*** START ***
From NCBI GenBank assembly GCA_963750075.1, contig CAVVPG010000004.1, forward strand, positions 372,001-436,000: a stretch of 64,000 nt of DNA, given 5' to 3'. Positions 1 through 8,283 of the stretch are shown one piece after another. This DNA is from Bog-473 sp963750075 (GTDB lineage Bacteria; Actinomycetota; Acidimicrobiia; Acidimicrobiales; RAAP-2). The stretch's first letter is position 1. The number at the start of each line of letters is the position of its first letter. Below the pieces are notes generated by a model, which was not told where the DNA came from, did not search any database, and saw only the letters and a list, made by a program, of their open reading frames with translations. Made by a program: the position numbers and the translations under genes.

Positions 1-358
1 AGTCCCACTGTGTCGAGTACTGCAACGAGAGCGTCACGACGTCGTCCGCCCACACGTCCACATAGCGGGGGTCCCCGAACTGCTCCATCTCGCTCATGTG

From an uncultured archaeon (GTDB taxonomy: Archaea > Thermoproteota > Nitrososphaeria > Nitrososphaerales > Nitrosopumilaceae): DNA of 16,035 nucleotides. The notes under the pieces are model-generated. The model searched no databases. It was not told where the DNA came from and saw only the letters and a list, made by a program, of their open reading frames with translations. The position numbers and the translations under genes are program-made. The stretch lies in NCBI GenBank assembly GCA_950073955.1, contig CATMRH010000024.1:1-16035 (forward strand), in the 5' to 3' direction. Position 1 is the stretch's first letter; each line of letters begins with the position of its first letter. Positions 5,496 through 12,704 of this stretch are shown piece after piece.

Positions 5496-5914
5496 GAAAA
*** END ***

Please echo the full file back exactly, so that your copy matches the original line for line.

From NCBI GenBank assembly GCA_963750075.1, contig CAVVPG010000004.1, forward strand, positions 372,001-436,000: a stretch of 64,000 nt of DNA, given 5' to 3'. Positions 1 through 8,283 of the stretch are shown one piece after another. This DNA is from Bog-473 sp963750075 (GTDB lineage Bacteria; Actinomycetota; Acidimicrobiia; Acidimicrobiales; RAAP-2). The stretch's first letter is position 1. The number at the start of each line of letters is the position of its first letter. Below the pieces are notes generated by a model, which was not told where the DNA came from, did not search any database, and saw only the letters and a list, made by a program, of their open reading frames with translations. Made by a program: the position numbers and the translations under genes.

Positions 1-358
1 AGTCCCACTGTGTCGAGTACTGCAACGAGAGCGTCACGACGTCGTCCGCCCACACGTCCACATAGCGGGGGTCCCCGAACTGCTCCATCTCGCTCATGTG

From an uncultured archaeon (GTDB taxonomy: Archaea > Thermoproteota > Nitrososphaeria > Nitrososphaerales > Nitrosopumilaceae): DNA of 16,035 nucleotides. The notes under the pieces are model-generated. The model searched no databases. It was not told where the DNA came from and saw only the letters and a list, made by a program, of their open reading frames with translations. The position numbers and the translations under genes are program-made. The stretch lies in NCBI GenBank assembly GCA_950073955.1, contig CATMRH010000024.1:1-16035 (forward strand), in the 5' to 3' direction. Position 1 is the stretch's first letter; each line of letters begins with the position of its first letter. Positions 5,496 through 12,704 of this stretch are shown piece after piece.

Positions 5496-5914
5496 GAAAA